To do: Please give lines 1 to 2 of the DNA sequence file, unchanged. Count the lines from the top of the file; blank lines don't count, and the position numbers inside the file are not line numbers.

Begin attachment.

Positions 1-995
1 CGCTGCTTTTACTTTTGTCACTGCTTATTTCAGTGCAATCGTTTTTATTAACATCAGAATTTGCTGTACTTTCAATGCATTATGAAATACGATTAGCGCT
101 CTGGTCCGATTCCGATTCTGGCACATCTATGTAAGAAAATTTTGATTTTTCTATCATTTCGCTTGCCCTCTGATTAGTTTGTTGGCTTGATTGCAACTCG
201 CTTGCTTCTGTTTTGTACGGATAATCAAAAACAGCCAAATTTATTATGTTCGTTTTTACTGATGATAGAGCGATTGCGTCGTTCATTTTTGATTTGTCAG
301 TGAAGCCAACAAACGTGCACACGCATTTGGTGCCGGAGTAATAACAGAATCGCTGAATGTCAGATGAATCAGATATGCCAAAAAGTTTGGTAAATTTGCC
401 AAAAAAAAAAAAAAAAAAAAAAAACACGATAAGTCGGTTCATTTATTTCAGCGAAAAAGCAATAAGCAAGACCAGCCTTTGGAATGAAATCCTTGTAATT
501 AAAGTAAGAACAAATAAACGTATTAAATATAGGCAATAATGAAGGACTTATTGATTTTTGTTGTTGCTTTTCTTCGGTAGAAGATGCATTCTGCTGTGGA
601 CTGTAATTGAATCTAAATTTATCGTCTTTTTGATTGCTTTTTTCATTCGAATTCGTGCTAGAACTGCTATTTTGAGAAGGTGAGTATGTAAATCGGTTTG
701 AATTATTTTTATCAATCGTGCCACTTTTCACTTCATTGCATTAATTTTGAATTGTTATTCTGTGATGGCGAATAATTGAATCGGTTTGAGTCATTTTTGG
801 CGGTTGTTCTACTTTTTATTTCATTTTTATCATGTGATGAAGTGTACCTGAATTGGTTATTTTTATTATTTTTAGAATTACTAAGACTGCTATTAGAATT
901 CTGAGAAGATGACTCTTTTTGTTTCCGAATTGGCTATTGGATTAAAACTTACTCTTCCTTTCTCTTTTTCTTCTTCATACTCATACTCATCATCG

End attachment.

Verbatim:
Positions 1-995
1 CGCTGCTTTTACTTTTGTCACTGCTTATTTCAGTGCAATCGTTTTTATTAACATCAGAATTTGCTGTACTTTCAATGCATTATGAAATACGATTAGCGCT